Tuesday, March 28, 2017

You are What You Do: Maker Empowerment of Voice

SXSWedu is usually a techy, STEAMy conference.  This year, by the powers of ten, we zoomed back away from TPACK, from Shulman’s what and how, to look at the larger system of learning, and to grapple with the framing why’s - what I have inarticulately described before as the narrative of learning, Pink’s “purpose”.  One presentation, which led to a podcast which led to a school visit, was by the Ann Richards School for Young Women Leaders.  In their journey from becoming a STEAM school, they have gravitated toward a Maker driven philosophy.  Here I’ll unpack conversations, observations, and notes from extended readings to think through the Maker shift, specifically how student voice is awakened by empowerment, sensitivity, and community.


You are What You Do

“... if as a sixth grader you learn how to use power tools, you are going to remember that for the rest of your academic career…”
Anah Wiersema, Vice Principal Ann Richards School for Young Women Leaders

Dewey wrote about knowledge as a verb, an action upon one’s environment.  When that action is compounded with tool, the proprioceptive feedback creates a larger self body image, like a superpower.  The traditional identity of student - basically a learn-er, study-er, test-taker, teacher-pleaser transforms into maker, programmer, knit bomber, or turntablist.  This change in intrapersonal identify extends at a grander scale as one’s interpersonal relationship with a passive, consumer oriented world breaks, overturning the illusion that choice is predetermined.  And not to sound too Matrixy, but I think where Anah’s comment logically leads is to creating Makers that view the world as malleable, not just through products and goods, but in social-political-economic systems.

Who gets access to this kind of learning environment, to construct this identity?  This ethical problem of equity of access, and identity construction, is part of the Ann Richards School’s mission looking at the gender, socio-economic, racial challenges of balancing the access to STEM careers.

To put this idea of identify empowerment into perspective, at the Ann Richards School...

“...over 60% of the school’s population are the first in their families to attend college. In the school’s first two years of graduates, 100% have enrolled in college, and are funded by over $8 million in scholarships.” 
Eric Heineman, College Advisor, Ann Richards School for Young Women Leaders

If You Build It...

...make sure there is space for students to find problems.  Academic Dean, Kris Waugh, speaks of wanting to create problem finders.  Our traditional concept of school means age groups divided into classes where teachers dictate or facilitate activities.  Ewan McIntosh of NoTosh explains how teachers have always engaged in the messiness of learning, the divergent thinking through the infinite paths a learning trajectory can take.  The teacher has immersed and defined the problem, and students solve it, deprived of the opportunity to develop sensitivities to finding problems on their own, and in the process make the critical aesthetic, affective, ethical connections to their own learning trajectories.  Going back to my inarticulate idea of narrative framing, James Ohler does a better job saying,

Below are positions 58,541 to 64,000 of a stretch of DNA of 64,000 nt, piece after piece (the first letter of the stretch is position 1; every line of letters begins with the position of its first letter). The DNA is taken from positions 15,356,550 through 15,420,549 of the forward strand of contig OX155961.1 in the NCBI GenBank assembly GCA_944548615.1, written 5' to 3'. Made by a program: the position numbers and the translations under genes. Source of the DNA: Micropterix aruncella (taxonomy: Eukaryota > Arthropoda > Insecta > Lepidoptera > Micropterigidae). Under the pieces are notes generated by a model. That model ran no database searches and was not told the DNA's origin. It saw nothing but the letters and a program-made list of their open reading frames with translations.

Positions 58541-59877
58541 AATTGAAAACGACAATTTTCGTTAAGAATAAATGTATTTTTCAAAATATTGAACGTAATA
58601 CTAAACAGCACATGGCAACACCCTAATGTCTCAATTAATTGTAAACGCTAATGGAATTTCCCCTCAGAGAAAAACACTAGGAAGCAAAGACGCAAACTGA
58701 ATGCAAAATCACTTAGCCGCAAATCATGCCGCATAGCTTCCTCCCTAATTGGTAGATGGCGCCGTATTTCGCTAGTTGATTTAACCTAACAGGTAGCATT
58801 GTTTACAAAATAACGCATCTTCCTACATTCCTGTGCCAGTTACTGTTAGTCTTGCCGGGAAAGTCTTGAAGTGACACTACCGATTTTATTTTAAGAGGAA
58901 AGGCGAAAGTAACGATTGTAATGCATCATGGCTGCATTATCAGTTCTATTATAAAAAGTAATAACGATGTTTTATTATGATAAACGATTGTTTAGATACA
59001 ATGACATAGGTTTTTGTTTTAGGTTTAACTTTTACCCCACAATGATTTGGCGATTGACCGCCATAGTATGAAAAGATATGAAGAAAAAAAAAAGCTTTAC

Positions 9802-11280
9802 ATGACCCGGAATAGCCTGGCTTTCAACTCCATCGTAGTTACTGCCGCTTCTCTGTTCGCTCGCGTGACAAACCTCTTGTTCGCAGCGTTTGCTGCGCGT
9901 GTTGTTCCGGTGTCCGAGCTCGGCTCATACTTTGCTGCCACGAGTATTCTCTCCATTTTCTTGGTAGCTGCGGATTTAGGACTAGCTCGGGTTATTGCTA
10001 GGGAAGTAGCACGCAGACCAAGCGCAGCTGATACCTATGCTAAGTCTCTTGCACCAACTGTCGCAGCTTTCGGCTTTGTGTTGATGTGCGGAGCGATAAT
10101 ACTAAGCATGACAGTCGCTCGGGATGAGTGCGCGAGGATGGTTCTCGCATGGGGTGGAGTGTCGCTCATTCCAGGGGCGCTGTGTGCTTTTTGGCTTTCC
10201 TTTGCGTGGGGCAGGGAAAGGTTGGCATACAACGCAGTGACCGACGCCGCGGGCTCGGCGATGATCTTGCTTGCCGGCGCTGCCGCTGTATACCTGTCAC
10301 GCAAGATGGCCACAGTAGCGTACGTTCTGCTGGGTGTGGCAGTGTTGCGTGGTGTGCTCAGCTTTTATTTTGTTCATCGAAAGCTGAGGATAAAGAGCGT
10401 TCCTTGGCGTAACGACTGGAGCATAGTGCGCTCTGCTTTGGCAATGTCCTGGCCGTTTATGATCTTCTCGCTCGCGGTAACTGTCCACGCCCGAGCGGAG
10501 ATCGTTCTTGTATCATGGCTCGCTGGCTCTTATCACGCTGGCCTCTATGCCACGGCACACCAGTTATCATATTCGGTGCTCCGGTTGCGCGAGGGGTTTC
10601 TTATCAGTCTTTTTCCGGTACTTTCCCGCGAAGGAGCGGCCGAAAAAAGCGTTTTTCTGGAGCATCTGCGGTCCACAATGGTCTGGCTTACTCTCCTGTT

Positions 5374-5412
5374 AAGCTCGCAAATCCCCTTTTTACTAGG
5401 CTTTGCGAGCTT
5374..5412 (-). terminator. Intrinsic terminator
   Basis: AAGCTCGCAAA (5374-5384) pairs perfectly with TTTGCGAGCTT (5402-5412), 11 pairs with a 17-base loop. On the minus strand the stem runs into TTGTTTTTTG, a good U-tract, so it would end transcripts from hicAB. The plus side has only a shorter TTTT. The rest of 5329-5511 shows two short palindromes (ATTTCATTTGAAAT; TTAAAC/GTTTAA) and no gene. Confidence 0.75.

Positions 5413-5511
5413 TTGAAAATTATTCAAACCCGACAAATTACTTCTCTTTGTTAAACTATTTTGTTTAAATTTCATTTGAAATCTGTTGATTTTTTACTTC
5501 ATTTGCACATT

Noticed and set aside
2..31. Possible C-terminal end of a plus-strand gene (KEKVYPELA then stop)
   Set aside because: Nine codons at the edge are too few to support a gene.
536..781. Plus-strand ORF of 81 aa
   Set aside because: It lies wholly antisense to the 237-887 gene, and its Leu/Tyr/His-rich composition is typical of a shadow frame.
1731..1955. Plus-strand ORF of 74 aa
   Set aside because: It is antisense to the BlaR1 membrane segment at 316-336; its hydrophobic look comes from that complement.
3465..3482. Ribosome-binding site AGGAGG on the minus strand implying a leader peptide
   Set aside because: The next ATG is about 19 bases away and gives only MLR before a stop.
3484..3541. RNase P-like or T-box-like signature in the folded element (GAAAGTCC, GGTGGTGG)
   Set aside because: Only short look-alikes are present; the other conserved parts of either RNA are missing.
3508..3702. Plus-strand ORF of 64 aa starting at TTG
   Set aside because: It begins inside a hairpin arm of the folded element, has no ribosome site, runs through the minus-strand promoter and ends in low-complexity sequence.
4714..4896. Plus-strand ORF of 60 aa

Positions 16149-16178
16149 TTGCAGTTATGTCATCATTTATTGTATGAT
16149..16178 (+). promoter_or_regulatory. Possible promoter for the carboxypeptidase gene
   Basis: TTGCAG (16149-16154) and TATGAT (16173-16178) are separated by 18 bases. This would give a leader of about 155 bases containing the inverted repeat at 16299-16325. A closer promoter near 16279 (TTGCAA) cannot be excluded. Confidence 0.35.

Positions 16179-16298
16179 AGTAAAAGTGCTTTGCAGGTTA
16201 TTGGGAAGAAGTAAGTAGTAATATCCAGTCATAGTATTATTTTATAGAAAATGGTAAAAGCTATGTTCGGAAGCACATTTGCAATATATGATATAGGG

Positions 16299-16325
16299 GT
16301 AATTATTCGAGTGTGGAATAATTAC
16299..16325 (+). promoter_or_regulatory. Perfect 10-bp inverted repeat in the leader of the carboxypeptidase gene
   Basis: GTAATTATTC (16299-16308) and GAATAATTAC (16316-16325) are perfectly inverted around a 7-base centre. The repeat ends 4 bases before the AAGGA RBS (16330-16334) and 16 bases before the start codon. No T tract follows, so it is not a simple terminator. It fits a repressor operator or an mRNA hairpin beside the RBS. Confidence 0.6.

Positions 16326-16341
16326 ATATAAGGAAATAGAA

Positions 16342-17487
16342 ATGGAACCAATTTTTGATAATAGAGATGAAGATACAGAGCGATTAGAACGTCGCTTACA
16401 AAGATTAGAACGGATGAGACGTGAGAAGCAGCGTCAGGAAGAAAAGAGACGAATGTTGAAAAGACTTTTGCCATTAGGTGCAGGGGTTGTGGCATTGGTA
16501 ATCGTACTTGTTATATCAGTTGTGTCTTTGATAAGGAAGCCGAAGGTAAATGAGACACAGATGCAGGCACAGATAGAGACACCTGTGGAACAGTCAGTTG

"...story is a highly efficient information container. It is far more than that. In an age of information overload we have reached into antiquity and pulled up the story to help us integrate all that information that is coming at us. We have competing kinds of info containers, lists which we don't tend to remember, and story which is integrated and we tend to remember it. We need to bring story into education as a means of learning, and also as a means of personal branding. Students need to learn how to tell their own story at an early age, and understand that they can be in control of their own story. If they are not, other people may control it..."   
Jason Ohler

In a Maker scenario, Papert explains this means learning problems solved through the process of physically constructing what began as an idea in the mind.  The narrative begins with finding and defining that idea, and engaging in an iterative process that may involve space for tinkering.

Art class is often the closest lab-like learning atmosphere akin to heavier maker spaces, and perhaps is one of the best Maker portals schools have. Art slides on a continuum between craft and conceptual problem solving.  Years ago I observed weekly extended Art blocks for second graders by Betty Salive who had applied Reggio Emilia approaches where graphic representation is one of the 100 Languages of Children.  At first glance her sessions were a classroom management nightmare, but as I started paying attention to where there was structure in the class - mini-lessons bridging participatory theater with color choice, campfire gatherings to critique work, joke time for honing oral presentation, and most importantly the products filing into their portfolios - I understood the chaotic intent.